EGU21-9859
https://doi.org/10.5194/egusphere-egu21-9859
EGU General Assembly 2021
© Author(s) 2021. This work is distributed under
the Creative Commons Attribution 4.0 License.

Influence of different nitrogen inhibitors on maize yield

Maria Heiling1, Mahdi Shorafa2, Rayehe Mirkhani1,3, Elden Willems1,4, Arsenio Toloza1, Christian Resch1, Lee Kheng Heng5, and Gerd Dercon1
Maria Heiling et al.
  • 1Soil and Water Management and Crop Nutrition Laboratory, Joint FAO/IAEA Division of Nuclear techniques in Food and Agriculture, Seibersdorf, Austria.
  • 2Department of Soil Science and Engineering, University of Tehran, Iran.
  • 3Department of Soil Science and Engineering, University of Tehran, Iran, *rmirkhani@ut.ac.ir
  • 4Division of Soil and Water Management, Faculty of Bioscience Engineering, University of Leuven, Belgium
  • 5Soil and Water Management & Crop Nutrition Section, Joint FAO/IAEA Division of Nuclear Techniques in Food and Agriculture, International Atomic Energy Agency, Vienna, Austria

Nitrogen (N) fertilizer management is challenging due to the many factors and have low N use efficiency (NUE). Heavy N losses from soil reduce plant yield and have negative impacts on the environment. Nitrogen processes inhibitors, such as urease and nitrification inhibitors (UI and NI), are chemical compounds which reduce urea hydrolysis and nitrification respectively. By coating ammonium based chemical fertilizers with N process inhibitors allows N to stay in a more stable form of ammonium (NH4+) thus minimising N losses as well as improving NUE and consequently enhancing crop yield.

A field experiment was established at the Soil and Water Management and Crop Nutrition Laboratory (SWMCNL) in Seibersdorf, Austria to determine the effect of different N fertilizers coated with N process inhibitors on maize yield in summer 2020. The field site is characterised by a moderately shallow Chernozem soil with significant gravel content. Three combinations of N fertilizer (urea or NPK) with N process inhibitors (UI and/or NI)) were tested and compared with a control treatment (without N fertilizer) and a urea application without any inhibitor. All treatments received 60 kg ha-1 P2O5 and 146 kg ha-1 K2O. The amount of N added to each treatment receiving N fertilizer was 120 kg N ha-1. The inhibitors used were (i) UI (2-NPT: N-(2-nitrophenyl) phosphoric acid triamide), (ii) NI-1 (MPA: N-[3(5)-methyl-1H-pyrazol-1-yl) methyl] acetamide), and (iii) NI-2 (DMPP: 3,4-dimethylpyrazole phosphate). DMPP, a nitrification inhibitor, was used in combination with NPK fertilizer. A randomized complete block design with four replications was used in this study. Treatments were: T1 (control treatment - without N fertilizer), T2 (Urea only), T3 (Urea + UI), T4 (Urea + UI + NI-1), and T5 (NPK + NI-2). Urea was applied through two split applications in the T2 treatment. In T3, T4, and T5 treatments, N fertilizers were applied only once. Supplemental irrigation was only applied in the early stages of growth, to ensure that the crop could establish. Harvest was carried out at 98 days after planting.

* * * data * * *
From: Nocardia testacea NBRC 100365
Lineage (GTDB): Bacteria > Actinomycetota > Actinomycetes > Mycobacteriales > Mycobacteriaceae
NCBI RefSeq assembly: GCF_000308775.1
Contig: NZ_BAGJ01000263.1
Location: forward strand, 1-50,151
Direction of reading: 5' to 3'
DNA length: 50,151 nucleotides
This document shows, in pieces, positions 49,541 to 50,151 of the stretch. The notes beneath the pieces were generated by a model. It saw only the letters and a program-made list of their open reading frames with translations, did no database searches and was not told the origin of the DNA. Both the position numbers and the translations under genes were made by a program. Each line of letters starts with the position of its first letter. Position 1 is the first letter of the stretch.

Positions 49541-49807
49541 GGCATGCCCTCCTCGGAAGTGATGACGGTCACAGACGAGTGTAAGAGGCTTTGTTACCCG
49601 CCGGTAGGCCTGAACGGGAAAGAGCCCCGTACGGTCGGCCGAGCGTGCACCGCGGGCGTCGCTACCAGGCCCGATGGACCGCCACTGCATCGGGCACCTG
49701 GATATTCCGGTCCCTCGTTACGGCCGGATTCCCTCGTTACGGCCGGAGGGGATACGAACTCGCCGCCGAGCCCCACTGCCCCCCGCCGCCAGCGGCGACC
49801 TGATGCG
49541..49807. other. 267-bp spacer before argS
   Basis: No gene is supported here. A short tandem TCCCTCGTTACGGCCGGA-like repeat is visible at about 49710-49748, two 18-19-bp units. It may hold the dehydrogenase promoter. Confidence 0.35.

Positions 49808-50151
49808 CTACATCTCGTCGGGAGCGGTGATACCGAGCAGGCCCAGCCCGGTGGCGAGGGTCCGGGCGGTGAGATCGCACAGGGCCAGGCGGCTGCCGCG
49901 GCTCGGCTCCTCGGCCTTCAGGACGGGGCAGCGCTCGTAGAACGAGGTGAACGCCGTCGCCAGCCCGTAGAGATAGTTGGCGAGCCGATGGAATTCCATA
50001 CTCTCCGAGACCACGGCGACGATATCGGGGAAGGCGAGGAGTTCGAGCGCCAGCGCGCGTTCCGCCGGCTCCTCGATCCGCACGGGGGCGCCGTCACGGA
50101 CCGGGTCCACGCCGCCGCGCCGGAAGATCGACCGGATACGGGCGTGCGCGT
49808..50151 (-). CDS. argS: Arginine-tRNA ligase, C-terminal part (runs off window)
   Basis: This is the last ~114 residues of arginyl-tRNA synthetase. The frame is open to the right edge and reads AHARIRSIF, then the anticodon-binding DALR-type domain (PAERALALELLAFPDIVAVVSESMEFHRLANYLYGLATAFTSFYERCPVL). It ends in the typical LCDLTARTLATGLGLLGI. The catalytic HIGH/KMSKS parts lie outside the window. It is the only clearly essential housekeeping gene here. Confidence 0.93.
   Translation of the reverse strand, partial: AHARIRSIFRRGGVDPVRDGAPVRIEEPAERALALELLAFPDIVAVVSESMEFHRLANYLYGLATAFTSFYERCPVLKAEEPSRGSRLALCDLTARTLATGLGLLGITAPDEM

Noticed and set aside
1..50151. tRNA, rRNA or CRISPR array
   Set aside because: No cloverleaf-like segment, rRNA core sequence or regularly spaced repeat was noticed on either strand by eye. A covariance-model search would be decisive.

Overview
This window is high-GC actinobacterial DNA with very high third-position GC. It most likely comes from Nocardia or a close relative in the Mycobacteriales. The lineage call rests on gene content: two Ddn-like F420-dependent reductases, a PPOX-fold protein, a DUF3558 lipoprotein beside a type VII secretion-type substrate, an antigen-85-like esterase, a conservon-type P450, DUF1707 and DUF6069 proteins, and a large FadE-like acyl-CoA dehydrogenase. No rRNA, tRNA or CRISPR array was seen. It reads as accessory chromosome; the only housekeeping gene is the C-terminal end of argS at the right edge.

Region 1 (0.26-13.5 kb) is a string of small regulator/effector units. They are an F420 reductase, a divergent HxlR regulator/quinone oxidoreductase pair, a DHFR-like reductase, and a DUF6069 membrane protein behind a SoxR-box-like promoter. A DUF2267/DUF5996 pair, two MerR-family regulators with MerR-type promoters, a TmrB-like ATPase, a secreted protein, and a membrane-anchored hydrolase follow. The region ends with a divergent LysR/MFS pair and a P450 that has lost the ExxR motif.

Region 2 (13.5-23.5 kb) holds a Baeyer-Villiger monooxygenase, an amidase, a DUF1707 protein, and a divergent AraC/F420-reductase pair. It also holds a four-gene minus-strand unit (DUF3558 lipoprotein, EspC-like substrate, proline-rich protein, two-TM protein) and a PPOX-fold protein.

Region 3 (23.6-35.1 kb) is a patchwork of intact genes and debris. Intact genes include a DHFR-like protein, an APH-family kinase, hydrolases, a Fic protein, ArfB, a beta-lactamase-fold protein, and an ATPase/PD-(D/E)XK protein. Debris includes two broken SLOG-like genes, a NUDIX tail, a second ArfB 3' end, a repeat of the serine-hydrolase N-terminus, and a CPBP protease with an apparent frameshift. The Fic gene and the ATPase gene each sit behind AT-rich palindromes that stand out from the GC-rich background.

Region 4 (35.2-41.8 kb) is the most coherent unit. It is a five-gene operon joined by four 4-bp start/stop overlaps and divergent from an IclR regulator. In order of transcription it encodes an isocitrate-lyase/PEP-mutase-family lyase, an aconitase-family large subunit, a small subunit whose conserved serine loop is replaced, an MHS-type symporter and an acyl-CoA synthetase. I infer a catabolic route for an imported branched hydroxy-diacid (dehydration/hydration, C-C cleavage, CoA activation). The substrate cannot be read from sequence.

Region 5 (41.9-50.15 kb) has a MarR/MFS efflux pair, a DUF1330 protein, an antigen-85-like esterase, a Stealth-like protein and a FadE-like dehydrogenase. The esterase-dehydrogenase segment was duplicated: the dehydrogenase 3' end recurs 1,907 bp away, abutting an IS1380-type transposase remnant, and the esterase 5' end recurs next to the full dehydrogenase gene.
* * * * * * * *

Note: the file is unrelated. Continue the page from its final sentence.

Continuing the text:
The yield data showed that different fertilizer treatments had a significant (p ≤ 0.01) effect on maize yield (dry matter production). There was no significant difference between treatments 4 and 5, which had the highest yield followed by treatments 2 and 3. The comparison between T2 and T3 showed that the application of a urease inhibitor avoids the need for a split application of urea, which decreases labour costs. Adding NI-1 (under T4) further increases the yield. Also, the package of NPK, a common choice by farmers in Austria, in combination with the nitrification inhibitor NI-2 showed equally good results as urea combined with two inhibitors. Based on the yield results, it can be concluded that N process inhibitors play a significant role in enhancing maize yields.

How to cite: Heiling, M., Shorafa, M., Mirkhani, R., Willems, E., Toloza, A., Resch, C., Heng, L. K., and Dercon, G.: Influence of different nitrogen inhibitors on maize yield, EGU General Assembly 2021, online, 19–30 Apr 2021, EGU21-9859, https://doi.org/10.5194/egusphere-egu21-9859, 2021.

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